After more than three hours of testimony — and appeals for the board to hold off on approving a $260,000 bid to buy masks — the board went ahead and approved the bid. 

LPS officials don't yet know the financial impact of the pandemic, which will not only include the cost of masks, but additional Chromebook bags, cleaning supplies and other protective equipment for school this fall. 

It will be the end of August before district officials will know the monetary impact of remote learning during the last quarter of the year, which included buying hot spots for students without Wi-Fi access and packets of learning materials distributed to the district’s youngest students.

LPS superintendent, execs freeze their salaries in face of tight budget

There will also likely be some savings in utility, fuel, supply and substitute teacher costs in the last quarter when students began working from home mid-March.

Liz Standish, associate superintendent of business affairs, said she doesn’t yet know exactly what those savings will be and financial receipts are now in line with last year, though there appears to be some savings in utilities, transportation and maintenance costs.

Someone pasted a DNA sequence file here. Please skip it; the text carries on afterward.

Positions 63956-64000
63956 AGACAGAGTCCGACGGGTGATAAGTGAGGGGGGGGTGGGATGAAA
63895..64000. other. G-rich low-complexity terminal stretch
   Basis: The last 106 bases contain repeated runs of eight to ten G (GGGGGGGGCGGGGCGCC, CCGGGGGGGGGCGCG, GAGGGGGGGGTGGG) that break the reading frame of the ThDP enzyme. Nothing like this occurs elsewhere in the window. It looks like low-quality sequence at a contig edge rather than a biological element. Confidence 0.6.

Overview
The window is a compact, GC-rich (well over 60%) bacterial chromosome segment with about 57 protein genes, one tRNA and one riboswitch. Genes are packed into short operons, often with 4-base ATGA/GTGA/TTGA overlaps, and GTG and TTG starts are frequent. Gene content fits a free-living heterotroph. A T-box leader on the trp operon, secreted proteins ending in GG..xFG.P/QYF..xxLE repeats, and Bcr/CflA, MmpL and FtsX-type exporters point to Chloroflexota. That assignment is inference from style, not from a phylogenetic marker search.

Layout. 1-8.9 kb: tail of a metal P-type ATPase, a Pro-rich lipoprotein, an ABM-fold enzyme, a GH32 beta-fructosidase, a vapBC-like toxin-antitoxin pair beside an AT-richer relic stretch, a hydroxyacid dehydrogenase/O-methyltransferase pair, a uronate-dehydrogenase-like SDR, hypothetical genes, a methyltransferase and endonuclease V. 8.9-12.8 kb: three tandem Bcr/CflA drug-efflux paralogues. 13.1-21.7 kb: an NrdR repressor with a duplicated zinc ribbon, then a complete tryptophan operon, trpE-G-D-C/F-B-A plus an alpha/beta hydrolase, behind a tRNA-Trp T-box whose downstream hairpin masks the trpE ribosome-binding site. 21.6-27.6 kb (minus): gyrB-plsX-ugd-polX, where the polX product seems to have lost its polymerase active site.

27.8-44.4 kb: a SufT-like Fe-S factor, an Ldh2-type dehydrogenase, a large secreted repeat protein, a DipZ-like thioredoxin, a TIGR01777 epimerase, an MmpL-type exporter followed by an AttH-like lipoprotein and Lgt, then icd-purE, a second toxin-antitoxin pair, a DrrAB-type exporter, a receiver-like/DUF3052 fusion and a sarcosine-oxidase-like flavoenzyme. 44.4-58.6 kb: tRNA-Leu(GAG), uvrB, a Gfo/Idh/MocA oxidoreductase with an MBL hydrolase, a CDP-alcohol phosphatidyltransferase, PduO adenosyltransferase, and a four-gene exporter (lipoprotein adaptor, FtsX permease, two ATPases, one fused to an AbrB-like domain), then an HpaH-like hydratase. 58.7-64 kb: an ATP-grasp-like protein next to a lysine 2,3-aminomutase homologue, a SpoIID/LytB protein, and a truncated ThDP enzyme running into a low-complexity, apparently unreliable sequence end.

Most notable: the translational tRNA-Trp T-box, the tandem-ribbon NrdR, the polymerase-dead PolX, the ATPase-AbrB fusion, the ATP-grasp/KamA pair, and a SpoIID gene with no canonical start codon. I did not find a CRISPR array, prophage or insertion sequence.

But LPS also is anticipating getting less money from a number of local funding sources such as motor vehicle taxes, fines and license fees and public power sales taxes.

Those sources totaled about $33 million last year and, so far, the district has collected about 10% less than it did at this time last year.

LPS won't fill some vacant jobs to make up $15 million-$20 million reduction in state aid

LPS officials will use its cash reserve to handle changes in the budget during fourth quarter, and it will have about $6 million in federal CARES Act relief aid to help reimburse pandemic-related costs it already has incurred and will incur in the future.

The money is part of $65 million coming to the state for education, which will be administered through the state Department of Education in the form of grants. The Lincoln Board of Education is expected to approve the grant application in July.

Increase in cost of LPS bus routes offset by cuts to bus replacement fund

LPS can apply for $8 million of that, but some money is held back for fees and up to $900,000 will go to nonpublic schools in Lincoln.

Costs related to the pandemic include the purchase of masks, which LPS says it will require students and staff to wear, additional protective equipment for nurses, cleaning supplies, thermometers and Chromebook bags for younger students who will now take their devices home if remote learning is necessary.

On Tuesday, the board  also approved a bid for $352,470 to buy Chromebook bags.

Reach the writer at 402-473-7226 or

On Twitter @LJSreist


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Local government reporter

Margaret Reist is a Lincoln native, the mom of three high school graduates now navigating college and an education junkie who covers students, teachers and policymakers inside and outside the K-12 classroom.